From The Trust’s perspective, Council, as a 25% owner of the land, had an opportunity to play a major part in the pattern of development of the site.  Items 2, 6 and 8 in our 2013 submission all relate to Council’s direct responsibility for how the site could have been developed.

Councillor Sheil’s argument that Hunters Hill Council was powerless to do anything also seems more than a little ironic considering how much Council is spending in time and effort in an attempt to convince Hunters Hill residents of its continuing relevance and capacity as a stand-alone council.

Community consultation

Councillor Sheil also refers to the Council’s efforts in community consultation.  A number of Trust committee members attended the Future of Gladesville Community Workshops”, which were held in November 2014.

In a letter to the General Manager The Trust was strongly critical of this process.    We also took issue with the online survey, its design and intent.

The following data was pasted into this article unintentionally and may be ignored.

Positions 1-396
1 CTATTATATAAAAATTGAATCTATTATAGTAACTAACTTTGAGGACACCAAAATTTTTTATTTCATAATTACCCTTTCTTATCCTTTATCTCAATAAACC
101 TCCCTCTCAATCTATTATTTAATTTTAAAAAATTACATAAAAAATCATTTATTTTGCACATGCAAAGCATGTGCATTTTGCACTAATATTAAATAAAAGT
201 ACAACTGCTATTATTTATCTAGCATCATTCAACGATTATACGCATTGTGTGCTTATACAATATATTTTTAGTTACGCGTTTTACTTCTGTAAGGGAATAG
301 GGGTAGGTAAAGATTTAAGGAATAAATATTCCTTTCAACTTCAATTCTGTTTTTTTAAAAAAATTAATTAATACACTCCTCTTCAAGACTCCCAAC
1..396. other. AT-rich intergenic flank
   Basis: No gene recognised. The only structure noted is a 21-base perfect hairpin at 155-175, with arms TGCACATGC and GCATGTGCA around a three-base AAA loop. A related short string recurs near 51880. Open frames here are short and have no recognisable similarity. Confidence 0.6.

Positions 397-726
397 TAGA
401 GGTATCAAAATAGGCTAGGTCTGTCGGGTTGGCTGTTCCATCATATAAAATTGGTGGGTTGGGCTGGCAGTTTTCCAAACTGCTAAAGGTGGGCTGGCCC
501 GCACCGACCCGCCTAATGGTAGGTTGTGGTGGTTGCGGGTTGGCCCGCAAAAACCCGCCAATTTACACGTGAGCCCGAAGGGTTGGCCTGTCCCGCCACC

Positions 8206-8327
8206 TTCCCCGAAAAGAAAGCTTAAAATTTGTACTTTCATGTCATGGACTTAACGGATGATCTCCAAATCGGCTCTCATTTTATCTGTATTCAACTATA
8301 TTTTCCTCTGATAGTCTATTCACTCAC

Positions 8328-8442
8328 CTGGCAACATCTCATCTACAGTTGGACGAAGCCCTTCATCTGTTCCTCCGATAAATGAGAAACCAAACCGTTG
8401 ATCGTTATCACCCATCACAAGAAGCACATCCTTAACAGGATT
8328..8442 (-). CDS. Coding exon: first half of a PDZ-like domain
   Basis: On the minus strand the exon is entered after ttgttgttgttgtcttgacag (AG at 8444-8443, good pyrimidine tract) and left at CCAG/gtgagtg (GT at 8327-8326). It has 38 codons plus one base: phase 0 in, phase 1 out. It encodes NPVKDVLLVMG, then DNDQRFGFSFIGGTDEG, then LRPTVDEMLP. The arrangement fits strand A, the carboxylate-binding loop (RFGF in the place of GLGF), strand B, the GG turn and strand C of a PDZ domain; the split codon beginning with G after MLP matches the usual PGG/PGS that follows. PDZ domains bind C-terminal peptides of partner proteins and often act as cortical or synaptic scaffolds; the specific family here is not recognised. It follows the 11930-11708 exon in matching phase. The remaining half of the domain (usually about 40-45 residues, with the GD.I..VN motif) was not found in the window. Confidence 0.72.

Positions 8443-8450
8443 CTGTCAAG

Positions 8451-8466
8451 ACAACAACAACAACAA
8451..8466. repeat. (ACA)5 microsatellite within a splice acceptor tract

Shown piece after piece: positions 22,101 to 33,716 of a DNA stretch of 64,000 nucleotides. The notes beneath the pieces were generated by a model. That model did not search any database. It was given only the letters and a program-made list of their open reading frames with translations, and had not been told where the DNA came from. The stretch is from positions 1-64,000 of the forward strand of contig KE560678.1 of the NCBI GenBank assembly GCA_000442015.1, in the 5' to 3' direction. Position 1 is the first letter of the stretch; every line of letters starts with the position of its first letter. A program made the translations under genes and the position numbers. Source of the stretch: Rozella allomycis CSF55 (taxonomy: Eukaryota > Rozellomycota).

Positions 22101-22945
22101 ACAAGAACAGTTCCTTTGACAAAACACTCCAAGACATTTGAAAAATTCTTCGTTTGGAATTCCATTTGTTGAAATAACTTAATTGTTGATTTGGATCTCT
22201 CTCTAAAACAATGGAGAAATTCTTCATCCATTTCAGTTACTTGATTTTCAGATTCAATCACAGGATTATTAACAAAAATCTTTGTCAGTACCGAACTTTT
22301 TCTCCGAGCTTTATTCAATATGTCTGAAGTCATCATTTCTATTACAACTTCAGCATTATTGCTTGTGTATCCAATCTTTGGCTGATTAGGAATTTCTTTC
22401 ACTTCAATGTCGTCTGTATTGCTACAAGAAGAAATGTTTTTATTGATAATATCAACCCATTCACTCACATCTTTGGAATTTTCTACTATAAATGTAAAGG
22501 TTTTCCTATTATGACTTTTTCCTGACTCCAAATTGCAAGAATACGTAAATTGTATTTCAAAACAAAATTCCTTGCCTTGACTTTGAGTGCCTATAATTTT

We concluded that we believed – the survey and consultation meetings run by Place Partners were so deeply flawed that they will not enhance the prospects for the Future of Gladesville.   We think the process has taken two big steps backwards and suggest that if Council wishes to engage the community in the planning process for the Future of Gladesville in any meaningful way it needs to ignore Place Partners’ contribution thus far and start again.   

For the full text of the letter about the Future of Gladesville Workshops click here.

Hunters Hill Hotel development

Councillor Sheil cites the development of the Hunters Hill Shopping Village with a positive spin.

This ramshackle agglomeration of badly designed buildings does not necessarily represent a plus for Council.  As well, the process by which it came into being is not something that Council can take much pride in.